Monday, May 11, 2009

Feed and Fleece

Button is a colored merino with a very fine fleece. From the top of the photo down you can see the results of different feeds and minerals. At the top she was getting a grass hay from Colorado and I am not sure what minerals she received. When she arrived at our farm she was placed on pasture that has a higher legumes and she was given a mineral block. We did not like the block as much so we switched to a mineral that comes in a tub and has molasses mixed in. When we bred her we moved her to a different pasture that is mostly grass. As winter set in Button was moved to the barn and fed an alfalfa hay and given the same mineral tub. When the tub was emptied and she was ready for grain, we fed her a grain mix that is fortified with minerals and also has molasses added to it because the sheep really like molasses. All of the changes, although gradual, had a huge effect on her fleece color and it is heavily banded. My mother said it looks like tree rings and I have to agree.
I have begun to be careful about what I put into my body. I buy organic dairy now because I do not want the growth hormones in my food. But, all of this makes me wonder. Button's fleece shows clearly what happened to her feed throughout the year. It is a good, strong fleece, but you can see the color variations. If switching feed like that causes those changes on the outside, what is going on inside? What is the food I eat doing inside of me? We have problems with obesity, we have much higher cancer rates, more acne, and other odd illnesses. We have salmonella poisoning in our food and come to find out that many of our grains and seed have salmonella at the DNA level of the seed. Who put it there? Monsanto is probably the largest contributor to the genetic modification of our feeds and seed. Unfortunately they are allowed to continue to play with our food and sue anyone who has their seed even though the Monsanto poison seed actually infected the other person's crop through natural pollination. Now Monsanto wants to plant seed that has a "termination" gene in it. It would grow one season and all seed produced from it would be sterile. They said we don't have to worry about that seed crossing with other seed, but is that really true? Would this planet go through a massive famine because the Monsanto seed crossed with other seed? So far our government has allowed Monsanto to sue farmers and backed Monsanto's "right" to patent their seed. Something needs to be done. Imagine if Monsanto patented a grass seed and your neighbor, 10 miles down the road, planted that seed. When your grass was ready to be pollinated, wind and animals carried the tainted seed pollen to your grass. Now you have Monsanto genetics in your yard. Those genetics are patented and they can sue you for patent infringement. That is exactly what is happening in the farming community.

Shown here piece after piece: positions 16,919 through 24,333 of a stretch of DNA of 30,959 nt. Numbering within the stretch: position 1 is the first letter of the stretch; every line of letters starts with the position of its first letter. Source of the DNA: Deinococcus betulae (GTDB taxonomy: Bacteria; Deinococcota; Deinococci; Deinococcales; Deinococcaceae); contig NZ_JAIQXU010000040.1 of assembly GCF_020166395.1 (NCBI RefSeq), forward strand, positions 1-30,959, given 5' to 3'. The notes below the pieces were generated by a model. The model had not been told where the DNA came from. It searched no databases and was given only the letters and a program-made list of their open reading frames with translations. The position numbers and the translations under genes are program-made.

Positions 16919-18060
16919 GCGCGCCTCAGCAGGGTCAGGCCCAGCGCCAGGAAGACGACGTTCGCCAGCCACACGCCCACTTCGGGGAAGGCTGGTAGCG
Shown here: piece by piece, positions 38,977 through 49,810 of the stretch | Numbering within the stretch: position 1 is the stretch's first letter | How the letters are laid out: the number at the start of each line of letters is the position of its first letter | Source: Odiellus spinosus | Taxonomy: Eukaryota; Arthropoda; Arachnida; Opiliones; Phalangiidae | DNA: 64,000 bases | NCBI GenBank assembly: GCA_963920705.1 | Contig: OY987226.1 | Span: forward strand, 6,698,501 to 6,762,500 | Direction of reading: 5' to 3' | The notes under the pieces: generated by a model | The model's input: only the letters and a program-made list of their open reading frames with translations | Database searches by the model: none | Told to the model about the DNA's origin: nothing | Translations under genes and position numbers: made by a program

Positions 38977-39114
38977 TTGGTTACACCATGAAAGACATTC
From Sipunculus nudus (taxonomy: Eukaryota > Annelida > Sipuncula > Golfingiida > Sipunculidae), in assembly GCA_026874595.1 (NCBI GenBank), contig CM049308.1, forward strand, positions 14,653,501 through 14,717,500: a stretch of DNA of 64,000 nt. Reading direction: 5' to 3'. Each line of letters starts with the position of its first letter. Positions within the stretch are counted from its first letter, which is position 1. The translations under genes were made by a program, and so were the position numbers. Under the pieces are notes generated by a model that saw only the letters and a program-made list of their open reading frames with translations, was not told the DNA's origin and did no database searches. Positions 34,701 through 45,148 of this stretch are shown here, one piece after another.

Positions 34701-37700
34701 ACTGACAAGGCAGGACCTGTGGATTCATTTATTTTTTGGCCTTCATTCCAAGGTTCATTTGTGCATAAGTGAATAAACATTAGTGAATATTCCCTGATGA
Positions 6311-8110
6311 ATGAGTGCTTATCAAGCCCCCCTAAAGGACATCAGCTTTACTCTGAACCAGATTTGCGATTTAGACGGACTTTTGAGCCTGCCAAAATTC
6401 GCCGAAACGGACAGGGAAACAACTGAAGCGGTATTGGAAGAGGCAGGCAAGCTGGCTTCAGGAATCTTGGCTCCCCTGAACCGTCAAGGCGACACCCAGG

Thursday, May 7, 2009


Asparagus is my favorite vegetable. Fresh, pickled, canned, or frozen, it is always my favorite choice.

There are a few things to keep in mind when preparing this vegi. First, in order to have the best you have to grow it or buy it from a local farmer who hand picks it. Asparagus should always be hand picked. When you snap it, it breaks at the woody point. Store-bought asparagus is most often cut by machine under the soil. Because of this people recommend pealing the ends or cutting them, but even that is not good enough. The best method is to break it off. The problem with doing this on store bought asparagus is it is very expensive and you can lose as much as 2/3 of the stem because they did not pick it properly. It is very easy to grow asparagus and the roots are inexpensive if purchased from a place like Indiana Berry Company. The other thing to keep in mind when cooking asparagus is that the base and the tips cook at different rates, so an asparagus pot is the best method to cook it. Asparagus should be cooked until it turns that beautiful bright green and is al dente.

I have seen famous chefs say to pick the thin asparagus because it is more tender....wrong wrong wrong!!! Do they even eat the stuff? Asparagus should not be picked if it is thinner than a pencil and it is most tasty when it is nice and meaty. The moderately thick asparagus is the best (another reason not to get it in the store, store asparagus all seems to be on the thin side). Asparagus should also have a very tight and smooth head. You should not see any "sprouting" of the head.

I grow 2 different kinds of asparagus, purple and green. Purple asparagus has a higher sugar content and is better raw than green asparagus. It cooks up green and does not taste a whole lot different from plain old green asparagus.

This photo shows a huge asparagus spear (it is more than 1" in diameter) and another spear that is a little too thin and starting to sprout.
About 10 minutes of picking yielded me this:

How do they get white asparagus? White asparagus is just normal asparagus that is kept from light. Occasionally we get a spear that was hidden under the leaves and is white, but, I find white asparagus to be a little bitter.
Asparagus also grow wild in a lot of places. Look for tall fern like plants on the sides of the road, make note of where they are and then in May go back to the spot. If it is along the ditch of a person's home, ask permission to pick it. I have had people wander 30 feet into my property to pick my wild asparagus and I would prefer they asked. I have my own plantings and do not need the wild stuff, but I like to be asked.
I will most likely eat all of that asparagus and can some for eating this winter.